My plan is to try and convert it into meaningful RDF and see what we can find out about things along the way. The project is an own-time project mostly, so progress isn’t likely to be very rapid. Let’s see how it goes. I’ll diary here as stuff gets done.

To save me typing loads of stuff out here, today’s source code is tagged and in the n2 subversion as day 1 of OpenLibrary.

Day one, 3rd October 2008, I downloaded the authors data from OpenLibrary and unzipped it. I’m also downloading the editions data from OpenLibrary, but that’s bigger (1.8Gb) so I’m playing with the author data while that comes down the tubes.

The data has been exported by OpenLibrary as JSON, so is pretty easy to work with. I’m going to write some PHP scripts on the command line to mess with it and it looks great for doing that.

Each line of the JSON in the authors file represents a single author, although some authors will have more than one entry. Taking a look at Iain Banks (aka Iain M Banks) we have the following entries:

 {"name": "Banks, Iain", "personal_name": "Banks, Iain", "key": "\/a\/OL32312A", "birth_date": "1954", "type": {"key": "\/type\/type"}, "id": 81616} {"name": "Banks, Iain.", "type": {"key": "\/type\/type"}, "id": 3011389, "key": "\/a\/OL954586A", "personal_name": "Banks, Iain."} {"type": {"key": "\/type\/type"}, "id": 9897124, "key": "\/a\/OL2623466A", "name": "Iain Banks"} {"type": {"key": "\/type\/type"}, "id": 9975649, "key": "\/a\/OL2645303A", "name": "Iain Banks "} {"type": {"key": "\/type\/type"}, "id": 10565263, "key": "\/a\/OL2774908A", "name": "IAIN M. BANKS"} {"type": {"key": "\/type\/type"}, "id": 10626661, "key": "\/a\/OL2787336A", "name": "Iain M. Banks"} {"type": {"key": "\/type\/type"}, "id": 12035518, "key": "\/a\/OL3127859A", "name": "Iain M Banks"} {"type": {"key": "\/type\/type"}, "id": 12078804, "key": "\/a\/OL3137983A", "name": "Iain M Banks "} {"type": {"key": "\/type\/type"}, "id": 12177832, "key": "\/a\/OL3160648A", "name": "IAIN M.BANKS"} 

In total the file contains 4,174,245 entries. First job is to get a more manageable set of data to work with. So, I wrote a short script to extract 1 line in every 10 from a file. The resulting sample author data file contains 417,424 entries. This is more manageable for quick testing of what I’m doing.

So now we can start writing some code to produce some RDF. Given the size of these files, I need to stream the data in and out again in chunks. The easiest format I find for that is turtle which has the added benefit of being human readable. YMMV. Previously I’ve streamed stuff out using n-triples. That has some great benefits too, like being able to generate different parts of the graph, for the same subject, in different parts of the file then being them together using a simple command line sort. It’s also a great format for chunking the resulting data into reasonable size files as breaking on whole lines doesn’t break the graph, whereas with rdf/xml and turtle it does.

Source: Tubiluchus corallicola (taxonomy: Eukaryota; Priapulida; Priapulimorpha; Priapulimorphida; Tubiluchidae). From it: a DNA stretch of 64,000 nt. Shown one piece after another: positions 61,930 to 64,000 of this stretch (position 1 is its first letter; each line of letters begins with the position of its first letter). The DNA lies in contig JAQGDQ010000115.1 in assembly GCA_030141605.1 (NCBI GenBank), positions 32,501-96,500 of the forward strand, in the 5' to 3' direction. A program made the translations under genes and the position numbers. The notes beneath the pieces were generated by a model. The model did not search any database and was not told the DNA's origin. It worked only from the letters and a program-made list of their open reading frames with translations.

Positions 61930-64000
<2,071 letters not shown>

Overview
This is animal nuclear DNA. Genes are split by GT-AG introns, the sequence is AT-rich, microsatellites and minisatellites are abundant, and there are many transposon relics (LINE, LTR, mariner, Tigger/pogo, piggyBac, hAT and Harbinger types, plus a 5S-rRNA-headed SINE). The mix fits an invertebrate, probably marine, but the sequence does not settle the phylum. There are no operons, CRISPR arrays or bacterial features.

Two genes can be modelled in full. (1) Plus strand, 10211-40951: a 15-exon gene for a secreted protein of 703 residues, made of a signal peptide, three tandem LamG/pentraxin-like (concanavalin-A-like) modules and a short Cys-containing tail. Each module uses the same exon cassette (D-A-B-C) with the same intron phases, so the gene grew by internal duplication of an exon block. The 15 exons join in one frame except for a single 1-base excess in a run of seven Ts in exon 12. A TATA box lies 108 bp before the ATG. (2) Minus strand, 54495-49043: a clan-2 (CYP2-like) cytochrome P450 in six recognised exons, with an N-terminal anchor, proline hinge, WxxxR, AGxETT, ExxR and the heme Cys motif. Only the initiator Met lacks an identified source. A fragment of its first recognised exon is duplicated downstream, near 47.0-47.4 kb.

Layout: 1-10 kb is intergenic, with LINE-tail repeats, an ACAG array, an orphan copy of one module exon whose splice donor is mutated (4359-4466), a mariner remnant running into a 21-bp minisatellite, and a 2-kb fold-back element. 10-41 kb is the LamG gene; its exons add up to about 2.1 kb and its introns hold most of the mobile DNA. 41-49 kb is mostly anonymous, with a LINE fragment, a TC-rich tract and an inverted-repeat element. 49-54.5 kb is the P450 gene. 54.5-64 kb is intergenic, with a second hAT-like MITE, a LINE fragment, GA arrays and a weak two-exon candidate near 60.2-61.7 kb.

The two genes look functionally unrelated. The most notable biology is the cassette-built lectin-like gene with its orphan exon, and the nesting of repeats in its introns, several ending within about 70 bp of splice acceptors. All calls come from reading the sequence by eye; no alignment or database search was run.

So, I may end up dropping back to n-triples, but for now I’m going to use turtle.

I also like working on the command line and love the unix pipes model, so I’ll be writing the cli (command line) tools to read from STDIN and write to STDOUT so I can mess with the data using grep, sed, awk, sort, uniq and so on.

First things first, Let’s find out what’s really in the authors data. Reading the json line by line and converting each line into an associative array is simple in PHP, so let’s do that, keep track of all the keys we find in the arrays and recurse into the nested arrays to look at them – then dump the result out. The arrays contain this set of keys:


So, they have names, birth dates, death dates, alternate names and a few other bits and pieces. And they have a ‘key’ which turns out to be the resource part of the OpenLibrary url. That’s means we can link back into OpenLibrary nice and easy. Going back to our previous Iain Banks examples, we want to create something like this for each one:

 @prefix rdf: <> . @prefix bio: <> . @prefix foaf: <> . <> foaf:Name "Banks, Iain"; foaf:primaryTopicOf <>; bio:event <>; a foaf:Person . <> bio:date "1954"; a bio:Birth . 

This gives us a foaf:Person for the author and tracks his birth date using a bio:Birth event. While tracking the birth as a separate entity may seem odd it gives the opportunity to say things about the birth itself. We’ll model death dates the same way, for the same reason. I’ve written some basic code to generate foaf from the OpenLibrary authors.

Linking back to the OpenLibrary url has been done here using foaf:primaryTopicOf. I didn’t use owl:sameAs because the url at OpenLibrary is that of a web page, whereas the uri here ( represents a person. Clearly a person is not the same as a web page that contains information about them.

The only thing worrying me is that the uris we’re using are constructed from OpenLibrary’s keys. This makes matching them up with other data sources hard. Matching with other data sources requires a natural key, but there’s not enough data in these author entries to create one. The best I can do is to create a natural key that will enable people to discover the group of authors that share a name.

 @prefix mine: . sl:name_of ; a sl:Name . 

These uris will enable me to find authors that share the same name easily, either because they do share the same name or because they’re duplicates. The natural key is simply the author’s name with any casing, whitespace or punctuation stripped out. That might need to evolve as I start looking at the names in more detail later.

Next step is to look in more detail at the dates in here, we have some simple cases of trailing whitespace or trailing punctuation, but also some more interesting cases of approximate dates or possible ranges – these occur for historical authors mostly. The complete list of distinct dates within the authors file is in svn. If you know anything about dates, feel free to throw me some free advice on what to do with them…